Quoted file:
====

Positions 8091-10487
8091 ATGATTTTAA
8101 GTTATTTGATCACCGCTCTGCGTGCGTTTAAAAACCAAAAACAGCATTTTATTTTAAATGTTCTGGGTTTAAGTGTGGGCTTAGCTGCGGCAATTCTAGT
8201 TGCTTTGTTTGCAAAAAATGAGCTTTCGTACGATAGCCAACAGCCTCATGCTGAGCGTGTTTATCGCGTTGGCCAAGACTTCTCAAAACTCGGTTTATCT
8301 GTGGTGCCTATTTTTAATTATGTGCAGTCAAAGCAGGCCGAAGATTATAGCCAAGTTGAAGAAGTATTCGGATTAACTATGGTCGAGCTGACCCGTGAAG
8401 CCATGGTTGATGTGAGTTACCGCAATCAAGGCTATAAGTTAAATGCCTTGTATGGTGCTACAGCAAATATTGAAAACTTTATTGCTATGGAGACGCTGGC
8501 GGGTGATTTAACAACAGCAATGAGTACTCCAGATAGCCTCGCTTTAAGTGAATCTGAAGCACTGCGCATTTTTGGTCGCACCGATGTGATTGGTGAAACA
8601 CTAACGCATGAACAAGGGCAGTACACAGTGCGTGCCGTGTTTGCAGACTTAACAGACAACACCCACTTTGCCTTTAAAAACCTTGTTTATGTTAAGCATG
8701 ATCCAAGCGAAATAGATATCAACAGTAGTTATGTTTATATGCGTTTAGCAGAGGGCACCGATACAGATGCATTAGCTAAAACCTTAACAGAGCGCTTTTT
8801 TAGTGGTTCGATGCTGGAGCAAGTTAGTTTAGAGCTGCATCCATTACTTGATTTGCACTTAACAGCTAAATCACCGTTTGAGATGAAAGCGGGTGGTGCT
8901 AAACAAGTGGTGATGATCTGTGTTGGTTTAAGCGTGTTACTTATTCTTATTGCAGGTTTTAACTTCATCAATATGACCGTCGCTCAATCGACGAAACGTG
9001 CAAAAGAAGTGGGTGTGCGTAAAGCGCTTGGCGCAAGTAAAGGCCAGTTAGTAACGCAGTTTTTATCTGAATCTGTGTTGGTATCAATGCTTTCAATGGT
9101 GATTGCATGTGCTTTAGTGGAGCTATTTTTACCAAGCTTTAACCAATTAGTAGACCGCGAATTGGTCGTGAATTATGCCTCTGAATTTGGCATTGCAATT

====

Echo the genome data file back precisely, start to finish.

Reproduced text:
Positions 8091-10487
8091 ATGATTTTAA
8101 GTTATTTGATCACCGCTCTGCGTGCGTTTAAAAACCAAAAACAGCATTTTATTTTAAATGTTCTGGGTTTAAGTGTGGGCTTAGCTGCGGCAATTCTAGT
8201 TGCTTTGTTTGCAAAAAATGAGCTTTCGTACGATAGCCAACAGCCTCATGCTGAGCGTGTTTATCGCGTTGGCCAAGACTTCTCAAAACTCGGTTTATCT
8301 GTGGTGCCTATTTTTAATTATGTGCAGTCAAAGCAGGCCGAAGATTATAGCCAAGTTGAAGAAGTATTCGGATTAACTATGGTCGAGCTGACCCGTGAAG
8401 CCATGGTTGATGTGAGTTACCGCAATCAAGGCTATAAGTTAAATGCCTTGTATGGTGCTACAGCAAATATTGAAAACTTTATTGCTATGGAGACGCTGGC
8501 GGGTGATTTAACAACAGCAATGAGTACTCCAGATAGCCTCGCTTTAAGTGAATCTGAAGCACTGCGCATTTTTGGTCGCACCGATGTGATTGGTGAAACA
8601 CTAACGCATGAACAAGGGCAGTACACAGTGCGTGCCGTGTTTGCAGACTTAACAGACAACACCCACTTTGCCTTTAAAAACCTTGTTTATGTTAAGCATG
8701 ATCCAAGCGAAATAGATATCAACAGTAGTTATGTTTATATGCGTTTAGCAGAGGGCACCGATACAGATGCATTAGCTAAAACCTTAACAGAGCGCTTTTT
8801 TAGTGGTTCGATGCTGGAGCAAGTTAGTTTAGAGCTGCATCCATTACTTGATTTGCACTTAACAGCTAAATCACCGTTTGAGATGAAAGCGGGTGGTGCT
8901 AAACAAGTGGTGATGATCTGTGTTGGTTTAAGCGTGTTACTTATTCTTATTGCAGGTTTTAACTTCATCAATATGACCGTCGCTCAATCGACGAAACGTG
9001 CAAAAGAAGTGGGTGTGCGTAAAGCGCTTGGCGCAAGTAAAGGCCAGTTAGTAACGCAGTTTTTATCTGAATCTGTGTTGGTATCAATGCTTTCAATGGT
9101 GATTGCATGTGCTTTAGTGGAGCTATTTTTACCAAGCTTTAACCAATTAGTAGACCGCGAATTGGTCGTGAATTATGCCTCTGAATTTGGCATTGCAATT